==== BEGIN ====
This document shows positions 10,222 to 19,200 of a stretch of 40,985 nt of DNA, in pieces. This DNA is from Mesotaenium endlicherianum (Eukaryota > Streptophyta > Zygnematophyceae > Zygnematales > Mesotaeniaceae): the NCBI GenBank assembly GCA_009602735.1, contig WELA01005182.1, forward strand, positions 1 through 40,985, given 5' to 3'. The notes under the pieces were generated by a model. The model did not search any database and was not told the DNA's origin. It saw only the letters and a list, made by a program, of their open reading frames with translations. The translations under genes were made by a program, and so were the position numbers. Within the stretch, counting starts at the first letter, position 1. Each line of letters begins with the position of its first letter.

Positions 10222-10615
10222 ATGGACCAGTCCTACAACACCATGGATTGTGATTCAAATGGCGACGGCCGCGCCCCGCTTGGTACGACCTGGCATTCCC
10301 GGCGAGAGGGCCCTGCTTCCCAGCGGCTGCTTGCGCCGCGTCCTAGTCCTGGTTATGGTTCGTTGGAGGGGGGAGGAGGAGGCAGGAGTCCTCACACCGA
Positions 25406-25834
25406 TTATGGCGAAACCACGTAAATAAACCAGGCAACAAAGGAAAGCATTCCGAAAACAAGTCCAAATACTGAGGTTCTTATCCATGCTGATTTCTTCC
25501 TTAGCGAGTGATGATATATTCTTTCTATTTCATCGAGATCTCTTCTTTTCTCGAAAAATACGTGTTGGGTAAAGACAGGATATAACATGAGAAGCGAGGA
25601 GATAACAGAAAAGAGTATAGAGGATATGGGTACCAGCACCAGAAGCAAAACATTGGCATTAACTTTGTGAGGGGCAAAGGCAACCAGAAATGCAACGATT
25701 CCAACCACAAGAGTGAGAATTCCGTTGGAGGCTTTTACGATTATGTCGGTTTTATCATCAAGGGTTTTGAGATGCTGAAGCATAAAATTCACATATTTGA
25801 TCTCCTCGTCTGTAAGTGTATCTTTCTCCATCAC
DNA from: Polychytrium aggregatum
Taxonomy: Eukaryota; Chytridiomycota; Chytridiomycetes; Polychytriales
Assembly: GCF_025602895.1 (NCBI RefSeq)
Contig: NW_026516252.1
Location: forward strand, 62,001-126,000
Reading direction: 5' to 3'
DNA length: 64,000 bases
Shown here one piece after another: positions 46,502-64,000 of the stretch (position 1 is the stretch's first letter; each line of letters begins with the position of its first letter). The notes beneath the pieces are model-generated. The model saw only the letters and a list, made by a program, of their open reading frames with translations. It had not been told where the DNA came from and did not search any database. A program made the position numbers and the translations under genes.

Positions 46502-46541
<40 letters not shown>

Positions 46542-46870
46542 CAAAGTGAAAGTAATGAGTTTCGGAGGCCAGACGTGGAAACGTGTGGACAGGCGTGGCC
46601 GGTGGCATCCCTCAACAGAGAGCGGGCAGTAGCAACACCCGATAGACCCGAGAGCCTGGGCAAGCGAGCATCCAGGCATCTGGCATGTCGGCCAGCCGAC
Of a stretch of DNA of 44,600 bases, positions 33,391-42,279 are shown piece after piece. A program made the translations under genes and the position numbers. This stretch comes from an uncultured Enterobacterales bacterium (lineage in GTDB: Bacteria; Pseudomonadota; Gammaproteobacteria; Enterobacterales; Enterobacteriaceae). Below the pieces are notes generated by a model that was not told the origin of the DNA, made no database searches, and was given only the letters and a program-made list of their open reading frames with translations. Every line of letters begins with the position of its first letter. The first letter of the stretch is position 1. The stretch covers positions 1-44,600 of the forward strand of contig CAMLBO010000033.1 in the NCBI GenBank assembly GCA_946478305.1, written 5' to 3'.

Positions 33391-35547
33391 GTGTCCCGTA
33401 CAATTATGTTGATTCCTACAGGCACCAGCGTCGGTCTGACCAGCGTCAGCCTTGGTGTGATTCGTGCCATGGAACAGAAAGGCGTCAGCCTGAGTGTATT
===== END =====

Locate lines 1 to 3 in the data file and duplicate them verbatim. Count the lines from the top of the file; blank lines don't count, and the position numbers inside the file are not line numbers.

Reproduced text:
This document shows positions 10,222 to 19,200 of a stretch of 40,985 nt of DNA, in pieces. This DNA is from Mesotaenium endlicherianum (Eukaryota > Streptophyta > Zygnematophyceae > Zygnematales > Mesotaeniaceae): the NCBI GenBank assembly GCA_009602735.1, contig WELA01005182.1, forward strand, positions 1 through 40,985, given 5' to 3'. The notes under the pieces were generated by a model. The model did not search any database and was not told the DNA's origin. It saw only the letters and a list, made by a program, of their open reading frames with translations. The translations under genes were made by a program, and so were the position numbers. Within the stretch, counting starts at the first letter, position 1. Each line of letters begins with the position of its first letter.

Positions 10222-10615
10222 ATGGACCAGTCCTACAACACCATGGATTGTGATTCAAATGGCGACGGCCGCGCCCCGCTTGGTACGACCTGGCATTCCC